Testing an "Unsupported Browser" message

Hello all.

Apologies if this is posted in the wrong section.

I need to test an “Unsupported Browser” message, this should show when the Video cant play but I am unsure on how I could test this as all the browsers I have tried the video is working on.

Could anyone shed some light on how to test this please?

Thanks in advance



Browserstack gives you the option to go back versions of browsers

Have you given that a try?

I have tried Lambdatest which I believe is the same thing.

I went back quite far with browser versions etc but it still worked

Did your team/product owner specify what browsers were to be unsupported?


No they didn’t, I have asked.

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Hi @samjackson - if you have tried the browser versions on which the “unsupported browser message”-page should have appeared and it didn’t - then grab the responsible developer and ask him how he did it and if he tested it. And try to review with him the code and ask him questions like on which browser versions or unsupported browsers the message should appear.

Don’t take the “it worked on my machine”. :slight_smile:

And like @melissafisher wrote another suggestion - if you team hasn’t specified on what browsers are supported and which one won’t get supported - ask them to specify it in the team together. Then you have clear measurements to test on.

Keep on and happy testing :+1:


Thank you Alex, I will take this approach :slight_smile:

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I may well be facing a similar question myself soon. I’ve been doing introductory Javascript training modules to try get my head around the whole browser “thing”. How I’m approaching it.

  1. Understand and background read up on what technology stack the code relies on - like Alexander says this is where you have to ask the devs.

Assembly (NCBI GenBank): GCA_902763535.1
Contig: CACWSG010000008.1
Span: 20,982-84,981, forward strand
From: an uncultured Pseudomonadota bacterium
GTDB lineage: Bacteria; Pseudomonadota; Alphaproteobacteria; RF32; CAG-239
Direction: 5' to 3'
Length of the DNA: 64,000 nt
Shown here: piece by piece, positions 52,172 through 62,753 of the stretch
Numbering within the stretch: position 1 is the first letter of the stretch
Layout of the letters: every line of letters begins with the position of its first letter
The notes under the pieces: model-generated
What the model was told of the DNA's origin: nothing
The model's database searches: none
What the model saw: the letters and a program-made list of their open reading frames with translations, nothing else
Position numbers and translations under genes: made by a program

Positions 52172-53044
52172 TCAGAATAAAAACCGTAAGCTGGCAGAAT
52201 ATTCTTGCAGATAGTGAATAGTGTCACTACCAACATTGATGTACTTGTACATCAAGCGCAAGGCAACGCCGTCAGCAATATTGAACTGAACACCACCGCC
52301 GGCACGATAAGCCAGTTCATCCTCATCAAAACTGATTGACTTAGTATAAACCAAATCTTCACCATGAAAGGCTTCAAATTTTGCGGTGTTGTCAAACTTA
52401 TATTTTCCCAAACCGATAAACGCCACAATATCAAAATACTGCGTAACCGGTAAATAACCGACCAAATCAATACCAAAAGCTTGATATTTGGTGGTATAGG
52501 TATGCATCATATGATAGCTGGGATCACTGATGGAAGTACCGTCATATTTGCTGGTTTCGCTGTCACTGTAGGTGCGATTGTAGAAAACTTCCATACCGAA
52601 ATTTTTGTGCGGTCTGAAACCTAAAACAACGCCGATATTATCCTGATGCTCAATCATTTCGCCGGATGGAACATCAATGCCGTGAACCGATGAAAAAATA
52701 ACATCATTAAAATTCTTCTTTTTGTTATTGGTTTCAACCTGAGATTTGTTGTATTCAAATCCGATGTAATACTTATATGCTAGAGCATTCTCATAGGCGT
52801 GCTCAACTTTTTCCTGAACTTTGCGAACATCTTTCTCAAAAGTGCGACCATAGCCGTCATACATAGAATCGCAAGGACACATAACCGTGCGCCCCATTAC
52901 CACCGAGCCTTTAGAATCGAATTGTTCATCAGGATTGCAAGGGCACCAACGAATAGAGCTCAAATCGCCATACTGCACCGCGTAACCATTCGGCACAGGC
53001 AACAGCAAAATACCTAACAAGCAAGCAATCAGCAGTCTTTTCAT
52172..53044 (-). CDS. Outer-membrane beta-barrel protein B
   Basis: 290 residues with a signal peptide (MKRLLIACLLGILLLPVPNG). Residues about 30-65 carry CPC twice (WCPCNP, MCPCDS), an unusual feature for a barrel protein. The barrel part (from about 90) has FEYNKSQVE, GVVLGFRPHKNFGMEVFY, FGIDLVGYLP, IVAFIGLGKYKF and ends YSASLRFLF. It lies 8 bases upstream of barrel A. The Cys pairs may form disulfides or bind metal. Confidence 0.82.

2. Find out if it’s possible to remove this dependant stack/component or make it “unusable” by nefarious means. Before doing so, though, like Melissa points out, speak to the dev team
  3. Understand the business risk, and use that to decide if it’s worth spending more time on this. Speak to the product owner or the analytics persons about browser “metrics” for the app.

It may well fall into the “I’m using an embedded browser and I often encounter video playback problems. So if I see a message telling me the blindingly obvious, that’s not going change the world much.”


Once you have identified the unsupported browsers, you can also ask how they are determining what browser is bringing used.

Typically this is via the “user agent”. You can override the user agent string in Chrome to pretend you are using a different browser.

This link might help:


Developers who create Apps that look at the agent string may be wasting their employers time. This ties in with my first approach point.

Sometimes it is valid to check versions. I used to be a capabilities by version kind of person, but have lately switch paradigm to capabilities by discovery. When you look under the hood, you will for example in the video use case find that the video player will raise events back to the caller to progress the video stream data channel. It will also need to control “furniture” such as a the play mark indicator and handle events to reposition the play head. It’s much simpler to write some code and a timer to check if those events are firing and then tell the user, “Sorry, try a different browser!”, than to guess at which browser versions do or don’t play video.

I’m thus asserting that if you as a tester do follow that trail, and your dev team used a solid approach, you wont need to test hundreds of browsers. You will only need to test that the error message itself is appearing in the correct place, language and so on. Paring it down to only test the one thing is admittedly the hardest part.


It’s a fair point, checking the user agent may not be how the detection is done!

As a reference point for what features became avilable in what versions of browsers, if that is needed, you can use “Can I Use”:


This is very often my goto page when looking for inspired ways to break a web app.